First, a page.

Prologue: Before the Fall
Expected, yet dreaded, it arrived. The invitation to Stephen's wedding. Thanks to his constant Facebook updates, Gabrielle Winston was acutely aware of his experiences in Chicago: the new job, the new friends, the new love, the whirlwind courtship, and finally the impending wedding.
Absentmindedly, yet appropriately, she placed the invitation on the table next to the chaise she and Stephen had always shared. A symbolic end of their life together; a reminder that she was the one still scarred. Last New Year's Day, Stephen had been so sure that she would give up her career after accepting his marriage proposal; Gabrielle hadn't understood how he could expect her to. Their five-year romance ended, mortally wounded by their inability to reconcile their different visions of the future.
One month later, just before his move to Chicago, Stephen's private message on Facebook scraped across her raw, tormented heart. "Any man who is a high achiever will feel the same way I do, Gabs," he had written. "I wish you could have understood that for me. But since you can't, maybe you'll be able to for someone else."
Hunger pangs brought Gabrielle back to the present as aromas from the forgotten Toshi's warming bag captured her attention. Though her kitchen was stocked with the accoutrements of gourmet cooking, she hadn't used any of it since last New Year's Eve. Her refrigerator contained only water and juice; her pantry barely held more than cobwebs. Toshi's had been tonight's stop on the way home to Loft IV from the Loft I gym.
At the bar, which separated her large rectangular great room from the kitchen, Gabrielle removed the noodle bowl and chopsticks from the bag. Sliding onto a stool, she swiveled toward her eastern wall of windows, and while she ate, gazed absently at Lofts III and V across The Green; the fifty acre park surrounded by the thirty-story Lofts and the train station. In spite of the visual distraction, her thoughts returned to Stephen.
I refuse to fantasize about doing something stupid.
This wasn't a romantic comedy where she could rush off to create havoc at his wedding. Her head knew that it was over. Her heart, however, still throbbed painfully with every mention of him; every Facebook sighting of him. She had a full life; grieving for what had been lost was unhealthy. It had to end.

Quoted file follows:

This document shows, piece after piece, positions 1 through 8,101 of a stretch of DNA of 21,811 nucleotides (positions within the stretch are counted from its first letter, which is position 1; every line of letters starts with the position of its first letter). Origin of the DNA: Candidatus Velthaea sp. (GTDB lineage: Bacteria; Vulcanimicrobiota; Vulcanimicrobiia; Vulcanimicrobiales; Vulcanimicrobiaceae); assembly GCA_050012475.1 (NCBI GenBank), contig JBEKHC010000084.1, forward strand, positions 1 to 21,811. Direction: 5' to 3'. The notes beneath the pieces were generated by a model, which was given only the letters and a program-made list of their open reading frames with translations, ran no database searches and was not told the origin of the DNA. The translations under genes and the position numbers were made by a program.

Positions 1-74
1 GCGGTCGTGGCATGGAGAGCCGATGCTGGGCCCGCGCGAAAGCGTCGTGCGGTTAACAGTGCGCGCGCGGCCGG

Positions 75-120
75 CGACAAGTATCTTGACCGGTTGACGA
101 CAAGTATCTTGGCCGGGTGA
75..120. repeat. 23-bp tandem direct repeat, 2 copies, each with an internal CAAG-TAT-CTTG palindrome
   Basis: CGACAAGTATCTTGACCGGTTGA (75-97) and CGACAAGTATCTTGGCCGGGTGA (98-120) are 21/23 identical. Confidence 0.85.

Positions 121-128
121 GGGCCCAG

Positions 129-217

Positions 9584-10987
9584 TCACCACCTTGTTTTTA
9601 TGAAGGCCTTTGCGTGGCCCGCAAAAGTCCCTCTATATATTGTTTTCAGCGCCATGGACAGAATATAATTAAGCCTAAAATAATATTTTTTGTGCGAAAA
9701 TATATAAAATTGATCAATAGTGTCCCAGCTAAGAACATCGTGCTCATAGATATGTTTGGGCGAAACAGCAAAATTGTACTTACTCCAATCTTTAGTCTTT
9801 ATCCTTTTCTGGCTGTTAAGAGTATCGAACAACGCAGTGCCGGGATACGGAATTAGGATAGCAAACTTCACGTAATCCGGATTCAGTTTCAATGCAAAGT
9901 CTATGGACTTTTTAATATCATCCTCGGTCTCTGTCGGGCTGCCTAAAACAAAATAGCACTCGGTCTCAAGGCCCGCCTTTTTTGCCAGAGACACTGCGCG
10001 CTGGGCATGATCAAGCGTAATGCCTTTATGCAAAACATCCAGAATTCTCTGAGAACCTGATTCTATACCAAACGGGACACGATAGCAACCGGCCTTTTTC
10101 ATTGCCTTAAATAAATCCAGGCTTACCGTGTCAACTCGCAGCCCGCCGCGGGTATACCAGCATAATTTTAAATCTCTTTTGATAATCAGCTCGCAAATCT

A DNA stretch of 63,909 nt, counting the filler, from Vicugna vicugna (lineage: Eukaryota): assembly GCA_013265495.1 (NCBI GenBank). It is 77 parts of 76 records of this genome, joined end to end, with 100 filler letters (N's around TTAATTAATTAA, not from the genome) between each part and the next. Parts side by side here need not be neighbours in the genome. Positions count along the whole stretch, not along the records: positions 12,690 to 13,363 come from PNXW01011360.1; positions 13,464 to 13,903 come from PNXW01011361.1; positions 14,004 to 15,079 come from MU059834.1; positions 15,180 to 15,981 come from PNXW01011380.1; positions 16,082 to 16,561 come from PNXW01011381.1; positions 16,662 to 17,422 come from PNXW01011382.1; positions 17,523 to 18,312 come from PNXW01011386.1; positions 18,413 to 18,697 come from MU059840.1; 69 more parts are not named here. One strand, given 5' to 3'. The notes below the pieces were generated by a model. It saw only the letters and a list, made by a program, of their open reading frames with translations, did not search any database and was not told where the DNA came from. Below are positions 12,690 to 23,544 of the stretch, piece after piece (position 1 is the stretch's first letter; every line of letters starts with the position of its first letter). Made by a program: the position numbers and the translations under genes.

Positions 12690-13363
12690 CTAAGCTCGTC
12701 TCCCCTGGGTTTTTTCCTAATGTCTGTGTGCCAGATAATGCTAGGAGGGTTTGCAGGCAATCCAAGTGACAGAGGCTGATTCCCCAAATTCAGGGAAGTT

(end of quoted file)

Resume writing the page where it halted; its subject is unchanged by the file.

Though she'd just resolved to stop mourning, Gabrielle lost herself in memories of their last night together: A few of their guests, engaged in conversation, lounged on the adjacent semicircles of the outrageously large sectional. More gathered at the window walls admiring her twenty-fourth floor view of the lighted trees dotting The Green, the festively lit Lofts to the east and north of it; and to the south, the station, the eastern edge of Crescent City, and the suburbs beyond. Watching the large, wreathed clock atop the station, they all counted down to the New Year; the others erupting into cheers as, at the stroke of midnight, Stephen dropped to one knee and proposed. Gabrielle accepted, but her joy was short-lived; perishing the next day with Stephen's edict to leave her career.
Infuriated when she refused, he left her instead.
Visualizing him sprawled in his usual position on the chaise-jacket unbuttoned, tie undone-should not have been so easy. Unless...it was the condo itself. Understanding dawned while Gabrielle inspected her living space. The great room was exactly as it had been New Year's Eve. Though she'd removed their portrait and other pictures of the two of them together, five months later she still lived in a capsule of memories.
Leaving her meal at the bar, Gabrielle walked out into the great room and took stock. If she separated and rearranged the sectional semicircles, the room might feel like a new space.
No time like the present.
She turned the se